The piece was a disaster — an item of actual news screwed up, mostly by me and others at my urging, with sarcastic and misleading commentary. What’s more, it confused parents as to what was actually going on with the nut policy. By the end of the day, under pressure, we took it down.
And that was bad enough. Particularly for Graham, who, as a freshman, was blindsided. But when I got to school on the following Monday morning, there was a much bigger scandal brewing. The French article.
We decided not to pull Johnny’s story even when we realized that it was causing problems — it was guilty of being tone-deaf, but not of being of malicious or factually incorrect — but we still didn’t fully know what was coming.
A few things happened when a few people went nuclear on the piece. One was that everybody read it. “Things We Like and Don’t Like About the French, Ranked” became our fifth most-read story of 2015, beating pieces on AP calculus, Scott Hardister leaving the school, the CFO resigning, and a number of other worthy pieces.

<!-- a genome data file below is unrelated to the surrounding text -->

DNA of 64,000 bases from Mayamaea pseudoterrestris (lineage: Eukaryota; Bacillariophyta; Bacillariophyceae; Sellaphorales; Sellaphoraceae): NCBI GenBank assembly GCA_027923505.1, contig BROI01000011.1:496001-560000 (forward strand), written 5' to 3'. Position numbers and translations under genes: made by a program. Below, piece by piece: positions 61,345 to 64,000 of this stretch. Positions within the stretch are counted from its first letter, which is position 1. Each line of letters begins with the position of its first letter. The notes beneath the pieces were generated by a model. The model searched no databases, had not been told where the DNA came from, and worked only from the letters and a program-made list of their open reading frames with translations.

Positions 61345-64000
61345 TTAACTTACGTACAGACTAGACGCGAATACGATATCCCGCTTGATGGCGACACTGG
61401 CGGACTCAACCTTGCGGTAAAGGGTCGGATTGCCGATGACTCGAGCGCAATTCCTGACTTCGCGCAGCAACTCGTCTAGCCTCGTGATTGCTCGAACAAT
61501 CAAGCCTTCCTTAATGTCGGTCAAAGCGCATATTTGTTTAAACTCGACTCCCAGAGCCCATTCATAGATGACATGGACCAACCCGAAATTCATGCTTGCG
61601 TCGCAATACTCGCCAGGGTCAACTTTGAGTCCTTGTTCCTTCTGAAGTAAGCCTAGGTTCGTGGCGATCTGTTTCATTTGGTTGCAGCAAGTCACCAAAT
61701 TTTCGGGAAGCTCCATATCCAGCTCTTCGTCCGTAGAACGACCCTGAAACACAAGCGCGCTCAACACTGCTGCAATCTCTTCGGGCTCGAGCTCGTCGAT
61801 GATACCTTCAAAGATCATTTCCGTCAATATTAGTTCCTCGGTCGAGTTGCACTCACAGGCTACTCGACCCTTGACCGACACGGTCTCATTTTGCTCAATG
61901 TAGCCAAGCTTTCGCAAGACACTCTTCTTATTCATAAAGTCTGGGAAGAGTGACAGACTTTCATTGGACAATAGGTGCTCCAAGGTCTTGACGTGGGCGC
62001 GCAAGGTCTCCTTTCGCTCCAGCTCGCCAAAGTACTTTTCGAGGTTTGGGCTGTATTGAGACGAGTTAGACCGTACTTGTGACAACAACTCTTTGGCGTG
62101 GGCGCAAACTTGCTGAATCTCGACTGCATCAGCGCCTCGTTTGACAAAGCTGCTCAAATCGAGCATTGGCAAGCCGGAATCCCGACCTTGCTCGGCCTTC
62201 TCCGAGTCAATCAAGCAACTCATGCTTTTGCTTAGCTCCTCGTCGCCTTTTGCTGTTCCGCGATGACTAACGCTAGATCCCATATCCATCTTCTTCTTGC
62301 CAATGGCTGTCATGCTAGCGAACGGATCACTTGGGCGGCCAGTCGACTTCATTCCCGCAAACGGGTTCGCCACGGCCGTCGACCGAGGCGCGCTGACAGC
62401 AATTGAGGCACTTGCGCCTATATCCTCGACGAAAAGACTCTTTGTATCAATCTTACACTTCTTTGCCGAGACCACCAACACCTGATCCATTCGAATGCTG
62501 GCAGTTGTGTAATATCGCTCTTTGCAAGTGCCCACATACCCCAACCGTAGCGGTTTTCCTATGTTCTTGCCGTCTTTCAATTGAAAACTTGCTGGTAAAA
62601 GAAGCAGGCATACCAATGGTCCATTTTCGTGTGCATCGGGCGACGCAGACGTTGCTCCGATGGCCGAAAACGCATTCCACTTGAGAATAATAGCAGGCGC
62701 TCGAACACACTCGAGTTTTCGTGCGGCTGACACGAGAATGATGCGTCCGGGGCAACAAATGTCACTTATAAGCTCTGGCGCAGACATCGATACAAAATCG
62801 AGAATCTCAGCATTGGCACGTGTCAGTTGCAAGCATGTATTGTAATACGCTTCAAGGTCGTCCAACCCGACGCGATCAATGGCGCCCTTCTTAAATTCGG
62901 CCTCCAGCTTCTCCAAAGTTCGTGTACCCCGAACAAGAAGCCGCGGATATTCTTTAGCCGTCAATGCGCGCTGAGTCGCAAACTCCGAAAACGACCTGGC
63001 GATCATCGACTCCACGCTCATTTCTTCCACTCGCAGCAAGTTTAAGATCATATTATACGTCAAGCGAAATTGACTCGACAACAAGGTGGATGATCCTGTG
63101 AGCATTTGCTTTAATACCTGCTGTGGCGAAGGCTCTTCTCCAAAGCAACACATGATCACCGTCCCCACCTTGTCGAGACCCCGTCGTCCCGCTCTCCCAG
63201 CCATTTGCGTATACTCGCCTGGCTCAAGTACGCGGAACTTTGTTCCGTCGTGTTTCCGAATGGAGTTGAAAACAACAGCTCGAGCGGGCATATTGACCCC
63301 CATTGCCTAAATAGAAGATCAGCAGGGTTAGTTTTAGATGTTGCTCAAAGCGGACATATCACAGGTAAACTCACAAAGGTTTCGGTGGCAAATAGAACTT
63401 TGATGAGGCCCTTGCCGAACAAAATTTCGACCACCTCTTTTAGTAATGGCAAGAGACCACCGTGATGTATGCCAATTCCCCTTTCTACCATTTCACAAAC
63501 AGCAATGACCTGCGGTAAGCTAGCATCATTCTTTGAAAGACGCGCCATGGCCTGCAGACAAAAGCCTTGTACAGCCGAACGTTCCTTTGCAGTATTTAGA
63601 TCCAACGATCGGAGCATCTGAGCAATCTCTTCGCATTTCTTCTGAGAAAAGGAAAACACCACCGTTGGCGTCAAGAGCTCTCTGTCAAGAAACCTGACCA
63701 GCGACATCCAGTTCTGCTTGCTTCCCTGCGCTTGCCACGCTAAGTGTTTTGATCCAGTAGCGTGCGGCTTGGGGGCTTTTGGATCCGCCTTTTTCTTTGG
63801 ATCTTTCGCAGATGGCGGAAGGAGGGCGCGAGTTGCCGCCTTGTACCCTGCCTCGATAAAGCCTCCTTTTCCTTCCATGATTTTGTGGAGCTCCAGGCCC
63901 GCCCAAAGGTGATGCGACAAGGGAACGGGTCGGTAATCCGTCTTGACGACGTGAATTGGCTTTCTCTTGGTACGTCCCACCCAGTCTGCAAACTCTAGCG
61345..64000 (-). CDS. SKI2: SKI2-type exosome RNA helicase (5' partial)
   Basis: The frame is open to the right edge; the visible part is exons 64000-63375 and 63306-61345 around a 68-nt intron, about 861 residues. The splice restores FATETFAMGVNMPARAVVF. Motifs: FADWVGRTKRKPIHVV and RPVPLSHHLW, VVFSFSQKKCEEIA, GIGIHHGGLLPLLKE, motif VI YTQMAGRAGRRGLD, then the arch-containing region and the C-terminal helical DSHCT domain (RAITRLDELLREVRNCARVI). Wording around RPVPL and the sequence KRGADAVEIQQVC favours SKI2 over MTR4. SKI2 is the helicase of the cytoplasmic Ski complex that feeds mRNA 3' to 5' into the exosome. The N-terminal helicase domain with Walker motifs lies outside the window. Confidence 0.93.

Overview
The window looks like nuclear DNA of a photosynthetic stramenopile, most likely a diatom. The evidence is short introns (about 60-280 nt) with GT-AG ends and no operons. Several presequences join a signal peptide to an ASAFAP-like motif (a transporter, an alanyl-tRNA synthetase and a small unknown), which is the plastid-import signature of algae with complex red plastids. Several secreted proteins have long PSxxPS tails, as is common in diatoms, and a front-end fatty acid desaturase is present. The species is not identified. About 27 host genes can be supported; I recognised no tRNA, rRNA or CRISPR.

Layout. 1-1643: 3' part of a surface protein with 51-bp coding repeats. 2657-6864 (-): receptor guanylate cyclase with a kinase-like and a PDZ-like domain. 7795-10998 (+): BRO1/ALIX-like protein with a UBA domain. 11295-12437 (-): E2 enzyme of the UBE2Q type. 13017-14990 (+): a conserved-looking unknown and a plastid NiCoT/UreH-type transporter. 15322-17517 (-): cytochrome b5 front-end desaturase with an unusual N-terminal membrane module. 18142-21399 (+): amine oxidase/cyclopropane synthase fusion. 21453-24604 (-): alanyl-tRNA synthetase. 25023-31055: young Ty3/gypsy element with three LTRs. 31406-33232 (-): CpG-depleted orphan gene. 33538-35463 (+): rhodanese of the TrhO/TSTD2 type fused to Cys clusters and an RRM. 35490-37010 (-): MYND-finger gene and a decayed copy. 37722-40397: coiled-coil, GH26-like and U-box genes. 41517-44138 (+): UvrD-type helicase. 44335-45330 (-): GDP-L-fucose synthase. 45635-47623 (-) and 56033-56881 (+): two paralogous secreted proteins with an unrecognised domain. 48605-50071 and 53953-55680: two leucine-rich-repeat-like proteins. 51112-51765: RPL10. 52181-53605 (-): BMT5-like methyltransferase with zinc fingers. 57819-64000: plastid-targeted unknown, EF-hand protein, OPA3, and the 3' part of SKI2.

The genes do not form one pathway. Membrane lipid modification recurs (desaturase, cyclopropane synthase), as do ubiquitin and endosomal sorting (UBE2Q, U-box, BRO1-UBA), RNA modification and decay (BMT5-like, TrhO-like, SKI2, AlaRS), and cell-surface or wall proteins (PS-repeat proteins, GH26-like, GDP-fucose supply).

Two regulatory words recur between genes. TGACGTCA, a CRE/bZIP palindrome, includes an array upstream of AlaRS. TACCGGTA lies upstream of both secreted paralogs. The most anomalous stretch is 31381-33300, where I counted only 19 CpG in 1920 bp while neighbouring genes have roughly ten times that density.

We also got in trouble. I took some heat, Johnny took some heat, and Patrick definitely took some heat — and gave as good as he got — but mostly, it was Kara, our faculty advisor, who absorbed a lot of ugly incoming fire.
But even after a series of fairly humiliating meetings, and even after we all got a letter that Monday night signed by the entire Language Department accusing us of rudeness and reinforcing cultural stereotypes, she stood by us and refused to pull the story.